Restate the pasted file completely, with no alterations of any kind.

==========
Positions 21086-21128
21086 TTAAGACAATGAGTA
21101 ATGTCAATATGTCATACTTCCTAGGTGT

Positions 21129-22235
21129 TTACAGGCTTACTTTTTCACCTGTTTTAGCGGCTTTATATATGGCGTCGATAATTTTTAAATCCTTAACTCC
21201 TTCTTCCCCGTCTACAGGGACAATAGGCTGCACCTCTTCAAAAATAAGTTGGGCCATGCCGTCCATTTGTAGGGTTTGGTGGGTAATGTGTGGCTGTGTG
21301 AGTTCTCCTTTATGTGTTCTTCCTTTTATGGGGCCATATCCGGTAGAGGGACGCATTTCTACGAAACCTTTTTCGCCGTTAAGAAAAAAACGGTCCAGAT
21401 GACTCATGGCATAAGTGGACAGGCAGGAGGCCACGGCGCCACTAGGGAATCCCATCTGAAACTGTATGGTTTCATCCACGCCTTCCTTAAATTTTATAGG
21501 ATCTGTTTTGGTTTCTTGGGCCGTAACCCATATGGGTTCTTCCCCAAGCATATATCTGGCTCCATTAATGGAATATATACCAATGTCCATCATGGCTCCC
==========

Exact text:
Positions 21086-21128
21086 TTAAGACAATGAGTA
21101 ATGTCAATATGTCATACTTCCTAGGTGT

Positions 21129-22235
21129 TTACAGGCTTACTTTTTCACCTGTTTTAGCGGCTTTATATATGGCGTCGATAATTTTTAAATCCTTAACTCC
21201 TTCTTCCCCGTCTACAGGGACAATAGGCTGCACCTCTTCAAAAATAAGTTGGGCCATGCCGTCCATTTGTAGGGTTTGGTGGGTAATGTGTGGCTGTGTG
21301 AGTTCTCCTTTATGTGTTCTTCCTTTTATGGGGCCATATCCGGTAGAGGGACGCATTTCTACGAAACCTTTTTCGCCGTTAAGAAAAAAACGGTCCAGAT
21401 GACTCATGGCATAAGTGGACAGGCAGGAGGCCACGGCGCCACTAGGGAATCCCATCTGAAACTGTATGGTTTCATCCACGCCTTCCTTAAATTTTATAGG
21501 ATCTGTTTTGGTTTCTTGGGCCGTAACCCATATGGGTTCTTCCCCAAGCATATATCTGGCTCCATTAATGGAATATATACCAATGTCCATCATGGCTCCC